The Fight to Balance France’s Budget: Addressing Unemployment and Social Spending through Reforms and Cost Reduction Measures

Government unity on work and unemployment insurance led by Gabriel Attal

The government is facing a significant deficit in the budget and has held a seminar similar to a Council of Ministers meeting to discuss ways to address it. Social spending, such as unemployment insurance, is a target for savings. The Prime Minister stated that the government will prioritize rigor and responsibility with a focus on work, as more employed French people will help balance finances. The seminar will include discussions on encouraging people to return to work through reforms and addressing issues like de-employment, low wages, and new forms of work.

After reaching 5.5% of GDP in 2023 according to INSEE, France’s public deficit requires significant cuts. The government plans to make at least 10 billion euros in cuts in mid-February on the 2024 budget and anticipates additional savings of at least 20 billion euros in the 2025 budget. Various avenues are being explored to boost employment and save money, including a new unemployment insurance reform that unions are contesting.

One proposal being discussed is reducing the duration of compensation for the unemployed, with the argument that structural reforms are necessary for full employment. This proposal may take at least a year before having an impact on public accounts. The government is looking for financial margins in the employment sector where few currently exist.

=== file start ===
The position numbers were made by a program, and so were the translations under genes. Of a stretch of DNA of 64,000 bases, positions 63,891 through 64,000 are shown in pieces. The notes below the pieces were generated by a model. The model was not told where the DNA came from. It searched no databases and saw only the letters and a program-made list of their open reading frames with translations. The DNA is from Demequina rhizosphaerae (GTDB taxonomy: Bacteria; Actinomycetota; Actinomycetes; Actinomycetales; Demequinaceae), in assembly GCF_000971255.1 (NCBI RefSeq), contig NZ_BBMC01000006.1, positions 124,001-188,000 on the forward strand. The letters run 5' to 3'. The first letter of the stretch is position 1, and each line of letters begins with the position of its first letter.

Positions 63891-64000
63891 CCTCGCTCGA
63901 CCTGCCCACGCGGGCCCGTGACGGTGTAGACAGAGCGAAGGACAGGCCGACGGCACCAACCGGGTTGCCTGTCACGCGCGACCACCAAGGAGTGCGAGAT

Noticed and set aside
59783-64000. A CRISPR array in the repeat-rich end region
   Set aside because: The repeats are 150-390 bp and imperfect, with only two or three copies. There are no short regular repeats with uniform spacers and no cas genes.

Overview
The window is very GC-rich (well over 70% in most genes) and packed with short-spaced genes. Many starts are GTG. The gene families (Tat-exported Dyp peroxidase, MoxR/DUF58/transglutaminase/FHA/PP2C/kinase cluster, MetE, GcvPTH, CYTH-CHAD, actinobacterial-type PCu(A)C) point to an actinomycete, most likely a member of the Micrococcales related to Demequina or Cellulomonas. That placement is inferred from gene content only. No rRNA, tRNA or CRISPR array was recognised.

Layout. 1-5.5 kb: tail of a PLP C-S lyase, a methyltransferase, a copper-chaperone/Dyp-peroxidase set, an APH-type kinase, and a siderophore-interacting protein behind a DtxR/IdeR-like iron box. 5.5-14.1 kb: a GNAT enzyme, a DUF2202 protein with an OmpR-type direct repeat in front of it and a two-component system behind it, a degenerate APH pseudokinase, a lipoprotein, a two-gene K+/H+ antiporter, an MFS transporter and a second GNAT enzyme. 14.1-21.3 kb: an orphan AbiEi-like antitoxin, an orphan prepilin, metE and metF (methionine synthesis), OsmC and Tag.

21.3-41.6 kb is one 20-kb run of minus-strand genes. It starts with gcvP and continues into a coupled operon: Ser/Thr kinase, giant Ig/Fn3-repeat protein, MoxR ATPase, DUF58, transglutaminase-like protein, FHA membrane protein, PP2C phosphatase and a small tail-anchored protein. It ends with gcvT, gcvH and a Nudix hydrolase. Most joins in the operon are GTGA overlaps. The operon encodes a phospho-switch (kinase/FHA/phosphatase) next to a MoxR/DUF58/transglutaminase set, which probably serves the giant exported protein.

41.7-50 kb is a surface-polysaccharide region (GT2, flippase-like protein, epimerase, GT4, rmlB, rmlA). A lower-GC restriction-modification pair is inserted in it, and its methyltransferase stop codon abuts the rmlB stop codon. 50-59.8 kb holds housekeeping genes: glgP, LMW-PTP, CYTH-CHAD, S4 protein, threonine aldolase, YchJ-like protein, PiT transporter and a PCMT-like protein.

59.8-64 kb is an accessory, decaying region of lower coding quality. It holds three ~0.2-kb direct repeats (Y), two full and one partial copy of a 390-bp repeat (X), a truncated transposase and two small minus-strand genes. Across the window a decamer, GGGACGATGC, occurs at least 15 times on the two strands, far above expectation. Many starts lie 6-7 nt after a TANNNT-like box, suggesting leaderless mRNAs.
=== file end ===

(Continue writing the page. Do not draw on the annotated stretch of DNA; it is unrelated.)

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The Prime Minister has stated that the government will prioritize rigor and responsibility with a focus on work as more employed French people will help balance finances. In order to achieve this goal, social spending like unemployment insurance must be addressed as part of efforts to reduce the deficit.

At present, France’s public deficit stands at 5.5% of GDP according to INSEE and requires significant cuts to address it effectively.

To mitigate this issue further down the line, additional savings will be necessary in both the current year’s budget (estimated at “at least 20 billion” euros) and those following years (estimated upwards of “at least 10 billion” euros).

The government is considering several avenues for employment creation and cost reduction measures such as new unemployment insurance reform proposals that unions have contested.

One key proposal being discussed is reducing unemployment benefits by shortening their duration.

This measure aims at achieving full employment but may take upwards of one year before having an impact on public accounts.

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